In 1986, three years after Bunday’s death and a few months after Doris Oehring should have graduated from high school, Doris’s skull was found in a remote section of Eielson AFB.

Although behavioral profiles often prove valuable in identifying a murderer, in this case, the profile provided by the FBI did more harm than good. If not for the misleading psychological profile handed down from the behavioral scientists at Quantico, troopers likely would have identified and captured Bunday much sooner than they did, and possibly even before he left the state of Alaska. This case demonstrates that while a behavioral profile might be helpful, it is only one tool, and nothing beats hours of investigation, careful data collection, solid forensic evidence, and a healthy dose of common sense.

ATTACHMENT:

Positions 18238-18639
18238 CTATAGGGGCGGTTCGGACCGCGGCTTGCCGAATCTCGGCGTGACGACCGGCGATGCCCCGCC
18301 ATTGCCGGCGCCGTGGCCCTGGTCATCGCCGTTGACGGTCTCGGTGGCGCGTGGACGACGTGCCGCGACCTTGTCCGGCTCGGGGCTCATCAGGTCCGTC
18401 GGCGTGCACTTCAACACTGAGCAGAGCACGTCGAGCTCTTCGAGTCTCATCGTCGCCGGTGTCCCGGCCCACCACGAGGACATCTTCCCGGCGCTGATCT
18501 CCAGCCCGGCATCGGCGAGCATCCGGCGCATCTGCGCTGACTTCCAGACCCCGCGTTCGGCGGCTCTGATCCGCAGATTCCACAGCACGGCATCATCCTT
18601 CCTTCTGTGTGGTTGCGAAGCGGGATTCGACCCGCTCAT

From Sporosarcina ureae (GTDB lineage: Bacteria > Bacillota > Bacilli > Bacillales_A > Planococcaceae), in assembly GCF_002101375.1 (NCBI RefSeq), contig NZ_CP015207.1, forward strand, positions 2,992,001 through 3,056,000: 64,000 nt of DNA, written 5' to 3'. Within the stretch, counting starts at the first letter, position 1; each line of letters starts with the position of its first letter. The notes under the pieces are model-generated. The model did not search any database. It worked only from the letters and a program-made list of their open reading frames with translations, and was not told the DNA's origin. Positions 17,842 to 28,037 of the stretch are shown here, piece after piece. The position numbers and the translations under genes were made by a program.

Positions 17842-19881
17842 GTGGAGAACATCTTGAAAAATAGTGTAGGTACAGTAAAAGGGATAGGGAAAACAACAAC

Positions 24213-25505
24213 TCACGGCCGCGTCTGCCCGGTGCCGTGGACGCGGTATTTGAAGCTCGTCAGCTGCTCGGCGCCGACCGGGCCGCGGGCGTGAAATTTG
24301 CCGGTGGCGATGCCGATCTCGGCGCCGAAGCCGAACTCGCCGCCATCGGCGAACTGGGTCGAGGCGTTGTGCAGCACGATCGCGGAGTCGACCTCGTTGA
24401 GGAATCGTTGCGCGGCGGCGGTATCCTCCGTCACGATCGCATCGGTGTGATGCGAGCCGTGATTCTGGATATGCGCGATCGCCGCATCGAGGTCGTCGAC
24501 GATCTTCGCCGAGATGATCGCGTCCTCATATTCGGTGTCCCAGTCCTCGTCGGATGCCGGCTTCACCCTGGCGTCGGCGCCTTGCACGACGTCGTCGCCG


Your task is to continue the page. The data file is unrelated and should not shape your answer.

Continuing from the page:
Despite a faulty profile, no DNA database, and no national database to compare similar crimes, the dogged investigation by Alaska State Troopers and other authorities involved in this case caught a vicious predator in the time before DNA evidence became king.

Robin Barefield lives in the wilderness on Kodiak Island where she and her husband own a remote lodge. She has a master’s degree in fish and wildlife biology and is a wildlife viewing and fishing guide. Robin has published three novels, Big Game, Murder Over Kodiak, and The Fisherman’s Daughter. She draws on her love and appreciation of the Alaska wilderness as well as her scientific background when writing.